iPhone Development #3 – ‘Zio’
June 29, 2009
Well here I am about 6 weeks into developing my first iPhone app based on my generative animation system.
It’s been an enormously steep learning curve, even though coming from a background in Java/Processing, of which I would be fairly proficient. This has been tough.
I would say I’m at the half way stage now, and after doubting almost daily the project and my ability to realise it, for the first time I feel confident that I can actually pull this off and come up with something half decent on the iPhone.
The direction I’m taking for my first app will be based on the ‘Music is Math’ animation style, semi-abstract, in black and white – roots and vines growing endlessly in real-time. It will be interactive, respond to touch,orientation etc, have randomising features and maybe a few other tricks.
The last few weeks have been spent mostly focused on creating an optimised real time graphic engine which is perfect for my style of algorithmic animation. My main concern was trying to reduce the amount of math computation required. The amount of polygons hasn’t been an issue, which I thought it would be, but the algorithms were killing the CPU and FPS. My main solution so far was to replace the smallest most stems with bitmaps, which doesn’t affect things visually, and gave me an enormous speed increase.
But then having too many bitmaps became an issue, so I’ve implemented the fasted texturing routines I can muster, which uses PVRTC copmressed images – streamlined image formats best for iPhone, and also mipmapping these, which reduces the efforts needed for the graphic chip to rescale texures at different distances.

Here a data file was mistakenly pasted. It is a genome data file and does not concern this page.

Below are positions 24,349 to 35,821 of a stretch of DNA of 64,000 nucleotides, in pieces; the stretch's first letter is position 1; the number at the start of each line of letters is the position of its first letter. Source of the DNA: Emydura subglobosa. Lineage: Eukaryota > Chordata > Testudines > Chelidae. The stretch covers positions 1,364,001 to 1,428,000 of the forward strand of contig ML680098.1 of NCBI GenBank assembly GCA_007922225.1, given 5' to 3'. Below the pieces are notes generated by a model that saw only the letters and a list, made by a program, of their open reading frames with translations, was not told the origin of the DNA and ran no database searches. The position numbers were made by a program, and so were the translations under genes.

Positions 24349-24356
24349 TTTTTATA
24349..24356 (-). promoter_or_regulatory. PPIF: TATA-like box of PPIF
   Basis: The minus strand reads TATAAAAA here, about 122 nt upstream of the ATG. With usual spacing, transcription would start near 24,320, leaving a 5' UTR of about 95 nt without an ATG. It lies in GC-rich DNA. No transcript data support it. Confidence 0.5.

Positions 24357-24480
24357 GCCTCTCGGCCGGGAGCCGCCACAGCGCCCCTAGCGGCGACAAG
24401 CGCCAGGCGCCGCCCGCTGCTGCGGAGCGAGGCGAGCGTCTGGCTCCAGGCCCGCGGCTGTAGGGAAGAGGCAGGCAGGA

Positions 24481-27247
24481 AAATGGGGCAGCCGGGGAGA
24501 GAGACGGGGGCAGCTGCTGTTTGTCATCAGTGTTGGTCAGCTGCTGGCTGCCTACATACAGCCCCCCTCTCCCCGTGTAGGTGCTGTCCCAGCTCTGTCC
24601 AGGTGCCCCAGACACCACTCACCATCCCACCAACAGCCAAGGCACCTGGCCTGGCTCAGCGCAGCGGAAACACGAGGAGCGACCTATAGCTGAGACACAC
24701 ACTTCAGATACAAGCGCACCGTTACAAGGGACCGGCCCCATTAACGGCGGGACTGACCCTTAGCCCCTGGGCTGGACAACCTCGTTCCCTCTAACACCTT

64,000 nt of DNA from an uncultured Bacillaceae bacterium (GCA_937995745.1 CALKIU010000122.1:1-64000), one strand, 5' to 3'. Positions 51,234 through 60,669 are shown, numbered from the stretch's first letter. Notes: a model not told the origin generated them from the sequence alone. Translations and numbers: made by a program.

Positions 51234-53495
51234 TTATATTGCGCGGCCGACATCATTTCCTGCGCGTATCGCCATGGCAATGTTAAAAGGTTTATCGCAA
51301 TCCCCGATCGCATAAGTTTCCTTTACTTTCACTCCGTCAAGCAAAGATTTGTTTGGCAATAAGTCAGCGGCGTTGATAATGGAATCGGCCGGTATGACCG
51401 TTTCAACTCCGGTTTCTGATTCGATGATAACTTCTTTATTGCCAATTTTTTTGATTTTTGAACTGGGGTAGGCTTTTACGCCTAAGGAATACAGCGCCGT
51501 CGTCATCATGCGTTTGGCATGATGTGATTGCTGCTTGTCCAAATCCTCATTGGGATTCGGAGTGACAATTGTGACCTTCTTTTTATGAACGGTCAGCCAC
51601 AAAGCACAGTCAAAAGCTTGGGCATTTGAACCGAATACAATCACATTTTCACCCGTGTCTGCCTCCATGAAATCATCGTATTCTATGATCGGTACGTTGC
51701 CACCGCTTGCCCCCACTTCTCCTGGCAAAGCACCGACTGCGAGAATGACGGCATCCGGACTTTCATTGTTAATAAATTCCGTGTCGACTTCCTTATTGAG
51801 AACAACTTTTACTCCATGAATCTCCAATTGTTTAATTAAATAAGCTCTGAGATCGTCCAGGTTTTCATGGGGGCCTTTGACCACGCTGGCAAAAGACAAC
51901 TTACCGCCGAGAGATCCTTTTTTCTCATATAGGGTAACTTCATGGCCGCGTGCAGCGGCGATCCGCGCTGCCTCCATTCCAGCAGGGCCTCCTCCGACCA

I’ve also been using glDrawelements calls to draw all the quads with their bitmaps. The main body of the ‘snake’ and the first ‘shoots’ that come out are mathematically generated polygon strips created with glDrawarrays. Other little coding hacks I’ve been using which differ from my original Processing/Java implementation, are things such as disabling depth testing all together, and just drawing my layers in order from back to front. I’ve also culled backface rendering, disabled all gl lighting, and a few other things.
The demo runs smoothly at 24 fps, it can run a lot faster, but I need headroom to implement the rest of the visuals to be added – to be included next will be the shading/shadow algoritms (more bitmaps), the sprites/particles flying around through a perlin noise field, and also I can hopefully have a duplicate layer of the growing vines in the background, as is common in all my videos to date using this system.
So on we go, I feel inspired again after a tough few weeks. I want to create something enigmatic, sublime. Like my mum said when I showed it to her, it’s peaceful to watch, like an aquarium… which is a very good comparison.
But it also has to work, and run smoothly using the technology. This has been the challenge, not a creative challenge, but technical.